This is the most nutritious part of wheat that is often removed before it is made into flour, but which is best served sprinkled on breakfast cereal or into yoghurt. With high amounts of the powerful antioxidant vitamin E and fibre, it has been shown to help to lower blood cholesterol and, in a study at the University of Bologna, to increase levels of the beneficial gut bugs lactobacillus and bifidobacterium.

40 Quinoa 
Reduce blood triglycerides

It is popular due to its high protein content, but it also has specific health benefits. Last year, a study in the journal Current Developments in Nutrition found that overweight people who ate 50g of quinoa as part of their normal diet had significantly lower levels of serum triglycerides after 12 weeks. High levels of these triglycerides are a risk factor for heart disease.

41 Brown rice
Diabetes protection

Brown rice is a wholegrain with nutritious germ and fibrous bran intact, whereas white rice is milled and processed with nutrients discarded. Harvard scientists showed that whereas eating five or more servings of white rice a week led to an increased risk of type 2 diabetes, eating at least two servings of brown rice every week was associated with a lower risk.

42 Barley
Helps with weight loss

It’s almost fat-free, but also filling (thanks to the fibre) and has a low glycaemic index (GI), which means it doesn’t provide unhealthy spikes in the blood sugar that cause cravings. Adding barley to the diets of obese patients helped them to lose weight in one study published in the Journal of Nutrition.

Extra virgin olive oil protects the memoryGETTY IMAGES

43 Extra virgin olive oil
Protects brain cells

A staple in the heart-healthy Mediterranean diet, extra virgin olive oil has high levels of monounsaturated fatty acids that can help to lower blood pressure and cholesterol levels. It can also boost brain health, reported a 2017 paper in the Annals of Clinical and Translational Neurology. Using extra virgin olive oil was found to protect memory and reduce the formation of damaging plaques and neurofibrillary tangles in the brain, which are markers of degenerative conditions such as Alzheimer’s disease.

44 Walnut oil
Aids stress relief

A diet rich in walnut oil may prepare the body to deal better with stress, according to Penn State University researchers. They found that walnut oil lowered resting blood pressure and blood pressure responses to stress in their laboratory. It also has cardio-protective benefits, primarily from its high concentration of the omega-3 fatty acid, alpha-linolenic acid. The antioxidants, specifically ellagic acid, in walnut oil have been linked to the prevention of some cancers.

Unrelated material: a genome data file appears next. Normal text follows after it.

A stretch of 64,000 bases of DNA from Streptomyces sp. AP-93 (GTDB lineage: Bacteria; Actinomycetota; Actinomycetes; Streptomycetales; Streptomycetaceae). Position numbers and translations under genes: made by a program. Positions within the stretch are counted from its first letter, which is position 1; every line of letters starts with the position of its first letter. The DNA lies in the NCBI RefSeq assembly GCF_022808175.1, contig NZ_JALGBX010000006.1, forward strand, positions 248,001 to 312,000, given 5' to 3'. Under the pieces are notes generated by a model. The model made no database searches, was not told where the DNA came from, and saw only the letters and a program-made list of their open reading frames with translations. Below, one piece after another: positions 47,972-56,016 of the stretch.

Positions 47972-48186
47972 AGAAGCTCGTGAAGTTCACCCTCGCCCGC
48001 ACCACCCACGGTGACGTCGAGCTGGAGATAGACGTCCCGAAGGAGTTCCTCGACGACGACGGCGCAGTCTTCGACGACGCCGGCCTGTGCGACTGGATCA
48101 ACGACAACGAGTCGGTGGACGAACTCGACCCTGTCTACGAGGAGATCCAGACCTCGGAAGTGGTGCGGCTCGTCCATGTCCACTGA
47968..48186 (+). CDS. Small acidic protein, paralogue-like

45 Apple cider vinegar
Metabolism

The acetic acid in vinegar aids digestion and the acid it contains may help to fire up fat metabolism and stabilise blood sugar. Consume no more than four tablespoons daily.

AND THE REST

46 Porcini mushrooms
Anti-ageing

In a study at Penn State University last year scientists found mushrooms to be not only low in fat and high in fibre, but the best food source of two anti-ageing antioxidants — ergothioneine and glutathione — with porcini topping the lot.

47 Dark chocolate
Improves focus

A rich source of flavonoids that support cognitive, endocrine and cardiovascular health. Most recently research at Loma Linda University in California found that 70 per cent cocoa chocolate improves brain health and focus.

48 Red wine
Heart health

Evidence has shown that the antioxidant compounds found in red wine are beneficial to heart health. Just stick to healthy amounts (no more than 14 units of alcohol a week).

49 Coffee
Longer life

Researchers at the National Cancer Institute in Maryland announced recently that people who drink up to seven cups of black coffee a day can cut their risk of early death and are less likely to die of some cancers and cardiovascular disease.

50 Kefir
Intestinal health

With a wider range of beneficial bacteria than yoghurt, this fermented drink has a well-deserved reputation as a gut-health enhancer.

 

Share this post


Link to post
Share on other sites

Wow, thanks for the great list. It is a pity that I did not know that food affects a person's life so much. I ate fast food for a very long time and it was delicious but very harmful. Over time, I ran into the fact that I simply could not get up from the chair normally.I say overweight. It happened very quickly. Because of this, I also started having problems with testesterone and potency. I decided to stop it and started taking hormones, exercising. I decided to completely change my life and I did it. It was problematic to track changes in testosterone levels, but very high quality and accurate tests from https://www.myhealthconfirm.com/product/male-hormone-essentials/ helped me.

Share this post


Link to post
Share on other sites

Create an account or sign in to comment

You need to be a member in order to leave a comment

Create an account

Sign up for a new account in our community. It's easy!

Register a new account

Sign in

Already have an account? Sign in here.

Sign In Now

  • Recently Browsing   0 members

    No registered users viewing this page.

Community Software by Invision Power Services, Inc.